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The effects of Quassia amara extract (Q. amara) and its bioactive principles-quassin and 2-methoxycanthin-6-one on gastric ulceration were studied in albino rats. Q. amara (200-800 mg/kg p.o.; 5-20 mg/kg i.p) and 2-methoxycanthin-6-one (12.5, 25.0 and 50.0 mg/kg p.o; 1, 2 and 4 mg/kg i.p) but not quassin (12.5, 25.0 and 50 mg/kg p.o; 1, 2 and 4 mg/kg i.p) significantly inhibited gastric ulceration induced by indomethacin (40mg/kg). Administration of Q. amara (800 mg/kg p.o and 20 mg/kg i.p) and 2-methoxycanthin-6-one (12.5 mg/kg p.o; 4 mg/kg i.p) caused between 77%-85% cytoprotection against indomethacin (40 mg/kg, i.p) – induced gastric ulceration. Quassin did not cause any significant change in indomethacin-induced gastric ulceration. The inhibition of gastric ulceration produced by Q. amara and 2-methoxycanthin-6 one was accompanied by significant dosedependent
decreases (P< 0.01) in total gastric acidity. To investigate the probable mechanism of action, the individual effects of the extract and its principles alone and in combination with histamine (1 mg/kg) or cimetidine (0.12 mg/kg) on gastric acid secretion in situ were studied. Q. amara (20 mg/kg) and 2-methoxycanthin-6-one (4 mg/kg) but not quassin significantly (P< 0.01) inhibited the basal and histamine-induced gastric acid secretion. Inhibition of gastric acid secretion by Q. amara and 2-methoxycanthin-6-one was accentuated by cimetidine. The results suggest that Q. amara and its bioactive principle, 2- methoxycanthin-6-one possess antiulcer activity probably acting via histamine H2 receptor. This could be a potential source of potent and effective antiulcer agents.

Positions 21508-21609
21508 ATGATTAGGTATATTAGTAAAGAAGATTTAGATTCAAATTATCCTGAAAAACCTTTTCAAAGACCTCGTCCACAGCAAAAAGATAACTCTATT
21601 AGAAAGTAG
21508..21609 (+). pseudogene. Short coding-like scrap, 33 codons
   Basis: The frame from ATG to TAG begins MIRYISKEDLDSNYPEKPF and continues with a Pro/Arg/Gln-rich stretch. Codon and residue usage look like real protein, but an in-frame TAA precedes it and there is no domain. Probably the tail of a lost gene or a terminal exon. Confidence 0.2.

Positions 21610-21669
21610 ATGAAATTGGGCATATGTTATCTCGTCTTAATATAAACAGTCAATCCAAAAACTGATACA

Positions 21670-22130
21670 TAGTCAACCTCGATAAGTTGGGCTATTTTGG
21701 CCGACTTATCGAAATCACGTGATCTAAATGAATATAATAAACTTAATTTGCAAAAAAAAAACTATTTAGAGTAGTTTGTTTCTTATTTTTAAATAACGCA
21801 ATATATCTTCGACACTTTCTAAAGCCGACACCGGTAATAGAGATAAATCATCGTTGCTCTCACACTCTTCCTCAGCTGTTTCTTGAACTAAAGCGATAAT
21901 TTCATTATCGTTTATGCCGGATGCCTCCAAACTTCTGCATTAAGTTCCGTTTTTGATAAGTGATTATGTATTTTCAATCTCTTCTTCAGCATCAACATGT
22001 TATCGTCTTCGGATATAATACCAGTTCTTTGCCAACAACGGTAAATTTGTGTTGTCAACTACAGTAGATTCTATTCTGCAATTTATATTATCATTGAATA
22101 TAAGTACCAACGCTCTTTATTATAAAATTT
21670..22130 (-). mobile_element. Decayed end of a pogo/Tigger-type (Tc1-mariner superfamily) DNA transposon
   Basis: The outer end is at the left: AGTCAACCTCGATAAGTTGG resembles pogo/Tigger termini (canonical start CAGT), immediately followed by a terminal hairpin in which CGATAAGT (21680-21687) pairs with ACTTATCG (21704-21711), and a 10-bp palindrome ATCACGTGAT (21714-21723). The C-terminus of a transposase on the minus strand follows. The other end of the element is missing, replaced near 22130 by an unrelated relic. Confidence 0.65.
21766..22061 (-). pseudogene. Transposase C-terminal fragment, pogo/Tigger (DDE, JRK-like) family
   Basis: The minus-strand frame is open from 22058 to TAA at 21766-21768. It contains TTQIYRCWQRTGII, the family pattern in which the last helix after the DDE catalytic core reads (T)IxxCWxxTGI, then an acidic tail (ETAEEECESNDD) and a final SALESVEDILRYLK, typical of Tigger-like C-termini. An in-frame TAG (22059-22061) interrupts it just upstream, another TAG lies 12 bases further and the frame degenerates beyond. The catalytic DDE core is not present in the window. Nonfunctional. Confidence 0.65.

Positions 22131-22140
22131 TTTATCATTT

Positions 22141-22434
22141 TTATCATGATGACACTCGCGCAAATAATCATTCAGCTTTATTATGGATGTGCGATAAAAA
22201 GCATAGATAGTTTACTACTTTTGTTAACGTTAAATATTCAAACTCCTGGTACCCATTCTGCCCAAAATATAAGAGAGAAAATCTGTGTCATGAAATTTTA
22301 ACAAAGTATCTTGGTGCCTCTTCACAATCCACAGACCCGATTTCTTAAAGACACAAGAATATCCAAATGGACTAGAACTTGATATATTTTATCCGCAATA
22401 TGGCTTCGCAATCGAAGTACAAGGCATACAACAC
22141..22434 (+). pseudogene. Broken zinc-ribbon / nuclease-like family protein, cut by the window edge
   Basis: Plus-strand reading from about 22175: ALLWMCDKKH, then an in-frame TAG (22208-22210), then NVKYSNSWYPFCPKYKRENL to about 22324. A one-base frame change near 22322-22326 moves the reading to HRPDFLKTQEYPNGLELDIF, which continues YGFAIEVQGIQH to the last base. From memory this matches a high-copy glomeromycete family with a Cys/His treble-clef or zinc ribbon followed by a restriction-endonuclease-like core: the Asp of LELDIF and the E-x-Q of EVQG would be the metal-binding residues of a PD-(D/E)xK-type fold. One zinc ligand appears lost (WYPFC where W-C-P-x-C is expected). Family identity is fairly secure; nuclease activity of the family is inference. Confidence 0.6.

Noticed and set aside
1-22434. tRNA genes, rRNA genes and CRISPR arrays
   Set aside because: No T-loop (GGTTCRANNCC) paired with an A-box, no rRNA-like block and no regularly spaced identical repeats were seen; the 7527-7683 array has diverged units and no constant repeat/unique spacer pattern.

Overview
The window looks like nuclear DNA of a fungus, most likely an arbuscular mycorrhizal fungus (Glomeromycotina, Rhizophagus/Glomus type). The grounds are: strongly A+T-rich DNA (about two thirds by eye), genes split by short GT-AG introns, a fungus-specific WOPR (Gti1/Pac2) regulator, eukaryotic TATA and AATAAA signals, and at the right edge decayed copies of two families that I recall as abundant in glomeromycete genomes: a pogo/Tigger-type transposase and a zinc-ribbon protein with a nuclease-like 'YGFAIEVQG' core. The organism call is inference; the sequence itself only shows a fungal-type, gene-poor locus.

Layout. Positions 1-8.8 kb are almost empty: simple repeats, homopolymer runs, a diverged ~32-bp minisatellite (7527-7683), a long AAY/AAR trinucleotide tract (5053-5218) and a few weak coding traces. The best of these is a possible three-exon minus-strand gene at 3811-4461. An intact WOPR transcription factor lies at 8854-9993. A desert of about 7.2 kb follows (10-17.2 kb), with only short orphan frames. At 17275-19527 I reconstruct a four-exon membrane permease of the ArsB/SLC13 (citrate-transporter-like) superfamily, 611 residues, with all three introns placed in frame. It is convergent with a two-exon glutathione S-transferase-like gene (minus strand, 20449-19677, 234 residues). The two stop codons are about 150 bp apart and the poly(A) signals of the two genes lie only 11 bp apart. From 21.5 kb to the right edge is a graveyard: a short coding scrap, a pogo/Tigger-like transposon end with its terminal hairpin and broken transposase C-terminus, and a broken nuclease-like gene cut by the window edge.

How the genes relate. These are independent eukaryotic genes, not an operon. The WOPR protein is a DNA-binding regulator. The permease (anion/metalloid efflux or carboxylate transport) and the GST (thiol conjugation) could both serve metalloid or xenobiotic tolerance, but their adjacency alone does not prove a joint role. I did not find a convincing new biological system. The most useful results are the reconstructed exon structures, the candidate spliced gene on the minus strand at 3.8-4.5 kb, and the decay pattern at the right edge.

Keywords: Quassia amara; gastric ulceration; gastric acid; quassin; 2-methoxycanthin-6-one; rat